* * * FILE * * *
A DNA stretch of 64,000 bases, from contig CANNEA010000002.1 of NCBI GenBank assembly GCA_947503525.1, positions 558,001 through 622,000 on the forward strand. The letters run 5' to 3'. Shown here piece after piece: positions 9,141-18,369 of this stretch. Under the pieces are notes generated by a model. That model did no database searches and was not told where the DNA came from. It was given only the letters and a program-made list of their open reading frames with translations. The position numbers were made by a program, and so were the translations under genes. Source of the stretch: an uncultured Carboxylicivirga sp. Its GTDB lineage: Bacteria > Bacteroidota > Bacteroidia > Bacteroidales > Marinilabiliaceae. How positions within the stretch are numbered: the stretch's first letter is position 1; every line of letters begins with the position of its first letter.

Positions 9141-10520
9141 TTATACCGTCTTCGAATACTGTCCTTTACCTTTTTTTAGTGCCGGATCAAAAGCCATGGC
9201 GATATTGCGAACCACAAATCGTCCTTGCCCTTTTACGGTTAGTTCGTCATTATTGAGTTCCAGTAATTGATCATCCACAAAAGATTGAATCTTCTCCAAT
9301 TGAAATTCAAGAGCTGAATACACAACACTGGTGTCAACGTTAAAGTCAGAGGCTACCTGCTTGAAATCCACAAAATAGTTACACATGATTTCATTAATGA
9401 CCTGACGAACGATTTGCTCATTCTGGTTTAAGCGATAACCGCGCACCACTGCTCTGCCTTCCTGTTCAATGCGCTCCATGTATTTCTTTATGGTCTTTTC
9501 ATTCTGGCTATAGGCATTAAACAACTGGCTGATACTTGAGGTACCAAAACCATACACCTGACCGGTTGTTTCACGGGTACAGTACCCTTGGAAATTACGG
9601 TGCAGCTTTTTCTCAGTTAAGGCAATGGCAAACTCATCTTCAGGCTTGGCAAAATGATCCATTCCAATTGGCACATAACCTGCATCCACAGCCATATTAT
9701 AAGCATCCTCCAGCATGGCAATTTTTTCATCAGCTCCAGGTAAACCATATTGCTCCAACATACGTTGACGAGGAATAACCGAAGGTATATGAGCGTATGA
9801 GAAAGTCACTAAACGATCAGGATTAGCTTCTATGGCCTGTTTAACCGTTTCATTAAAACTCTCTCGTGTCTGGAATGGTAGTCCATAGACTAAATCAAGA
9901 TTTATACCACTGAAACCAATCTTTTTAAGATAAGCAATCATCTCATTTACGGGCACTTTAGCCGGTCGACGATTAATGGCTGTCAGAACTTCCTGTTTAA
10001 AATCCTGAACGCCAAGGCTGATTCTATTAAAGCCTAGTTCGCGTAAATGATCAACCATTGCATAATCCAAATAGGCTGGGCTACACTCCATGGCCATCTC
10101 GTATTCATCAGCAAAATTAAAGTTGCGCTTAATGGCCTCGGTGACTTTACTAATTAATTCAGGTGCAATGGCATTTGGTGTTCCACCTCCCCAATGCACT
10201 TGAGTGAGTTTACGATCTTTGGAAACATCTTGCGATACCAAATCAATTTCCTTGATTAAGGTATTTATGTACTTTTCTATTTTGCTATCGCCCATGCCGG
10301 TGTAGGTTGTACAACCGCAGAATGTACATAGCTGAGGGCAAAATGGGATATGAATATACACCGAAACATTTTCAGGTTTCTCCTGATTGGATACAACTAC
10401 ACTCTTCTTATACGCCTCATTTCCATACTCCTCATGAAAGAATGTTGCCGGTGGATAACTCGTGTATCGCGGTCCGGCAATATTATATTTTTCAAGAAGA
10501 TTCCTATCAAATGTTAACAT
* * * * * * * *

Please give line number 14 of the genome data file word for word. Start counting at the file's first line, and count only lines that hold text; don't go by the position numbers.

10201 TGAGTGAGTTTACGATCTTTGGAAACATCTTGCGATACCAAATCAATTTCCTTGATTAAGGTATTTATGTACTTTTCTATTTTGCTATCGCCCATGCCGG